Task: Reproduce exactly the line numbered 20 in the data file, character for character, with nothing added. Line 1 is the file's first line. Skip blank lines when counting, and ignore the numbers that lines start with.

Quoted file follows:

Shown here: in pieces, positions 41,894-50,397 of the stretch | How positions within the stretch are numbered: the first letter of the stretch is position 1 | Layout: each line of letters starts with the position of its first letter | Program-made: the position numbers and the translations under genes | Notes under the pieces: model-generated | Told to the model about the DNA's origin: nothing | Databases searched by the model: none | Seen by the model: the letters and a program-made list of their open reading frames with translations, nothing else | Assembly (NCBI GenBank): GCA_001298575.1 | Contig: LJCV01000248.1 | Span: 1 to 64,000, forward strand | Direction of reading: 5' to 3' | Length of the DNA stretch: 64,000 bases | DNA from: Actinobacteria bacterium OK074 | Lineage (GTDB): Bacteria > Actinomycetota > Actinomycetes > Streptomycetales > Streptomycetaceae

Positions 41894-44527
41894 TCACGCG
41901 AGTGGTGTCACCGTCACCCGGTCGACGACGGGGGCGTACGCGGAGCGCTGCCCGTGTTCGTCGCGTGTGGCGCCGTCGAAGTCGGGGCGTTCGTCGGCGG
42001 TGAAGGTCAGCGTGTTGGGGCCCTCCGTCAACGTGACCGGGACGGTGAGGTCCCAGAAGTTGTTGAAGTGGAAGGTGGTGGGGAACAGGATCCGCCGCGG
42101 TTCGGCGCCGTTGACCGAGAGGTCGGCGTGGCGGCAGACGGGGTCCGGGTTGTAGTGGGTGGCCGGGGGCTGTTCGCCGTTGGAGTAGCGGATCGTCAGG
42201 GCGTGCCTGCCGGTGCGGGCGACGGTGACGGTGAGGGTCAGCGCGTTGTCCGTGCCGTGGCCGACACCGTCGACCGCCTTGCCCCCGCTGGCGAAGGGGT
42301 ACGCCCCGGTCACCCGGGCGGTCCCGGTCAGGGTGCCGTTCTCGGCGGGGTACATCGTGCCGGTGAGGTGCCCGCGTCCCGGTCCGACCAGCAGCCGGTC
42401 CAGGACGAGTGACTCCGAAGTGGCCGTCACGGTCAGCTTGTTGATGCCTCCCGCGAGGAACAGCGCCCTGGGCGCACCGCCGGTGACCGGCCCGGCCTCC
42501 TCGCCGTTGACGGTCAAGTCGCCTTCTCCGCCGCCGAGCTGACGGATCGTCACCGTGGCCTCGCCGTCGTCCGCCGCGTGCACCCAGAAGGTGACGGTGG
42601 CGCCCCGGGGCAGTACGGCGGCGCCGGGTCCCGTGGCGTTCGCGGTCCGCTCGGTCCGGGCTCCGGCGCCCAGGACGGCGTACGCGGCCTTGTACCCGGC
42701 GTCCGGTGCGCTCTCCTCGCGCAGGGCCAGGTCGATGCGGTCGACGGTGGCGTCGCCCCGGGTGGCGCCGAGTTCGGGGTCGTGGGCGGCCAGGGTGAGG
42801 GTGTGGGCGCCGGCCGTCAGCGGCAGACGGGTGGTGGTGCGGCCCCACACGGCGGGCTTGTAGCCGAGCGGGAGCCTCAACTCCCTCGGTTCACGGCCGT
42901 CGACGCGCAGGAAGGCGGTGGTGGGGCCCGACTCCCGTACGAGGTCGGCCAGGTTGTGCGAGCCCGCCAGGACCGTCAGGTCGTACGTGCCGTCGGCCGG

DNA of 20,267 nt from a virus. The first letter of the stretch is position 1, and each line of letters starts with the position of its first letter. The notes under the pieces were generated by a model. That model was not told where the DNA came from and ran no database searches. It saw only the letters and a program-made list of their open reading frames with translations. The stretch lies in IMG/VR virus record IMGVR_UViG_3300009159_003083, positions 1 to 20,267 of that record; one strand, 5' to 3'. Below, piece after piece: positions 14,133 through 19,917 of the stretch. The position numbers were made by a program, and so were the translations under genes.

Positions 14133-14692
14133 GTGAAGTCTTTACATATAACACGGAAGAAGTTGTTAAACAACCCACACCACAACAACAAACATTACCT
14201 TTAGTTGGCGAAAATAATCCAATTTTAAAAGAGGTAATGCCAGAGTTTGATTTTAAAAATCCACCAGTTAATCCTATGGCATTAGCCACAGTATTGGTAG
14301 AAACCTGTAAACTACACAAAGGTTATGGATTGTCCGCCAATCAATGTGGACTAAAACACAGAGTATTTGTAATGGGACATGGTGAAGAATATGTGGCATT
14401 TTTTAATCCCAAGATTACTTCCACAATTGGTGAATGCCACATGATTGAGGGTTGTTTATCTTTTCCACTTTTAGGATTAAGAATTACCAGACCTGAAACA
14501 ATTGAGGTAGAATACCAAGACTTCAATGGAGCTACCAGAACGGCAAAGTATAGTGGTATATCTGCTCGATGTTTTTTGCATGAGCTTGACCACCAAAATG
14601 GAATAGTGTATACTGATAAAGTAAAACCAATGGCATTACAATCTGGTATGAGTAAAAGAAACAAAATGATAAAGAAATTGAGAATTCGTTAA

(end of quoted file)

14401 TTTTAATCCCAAGATTACTTCCACAATTGGTGAATGCCACATGATTGAGGGTTGTTTATCTTTTCCACTTTTAGGATTAAGAATTACCAGACCTGAAACA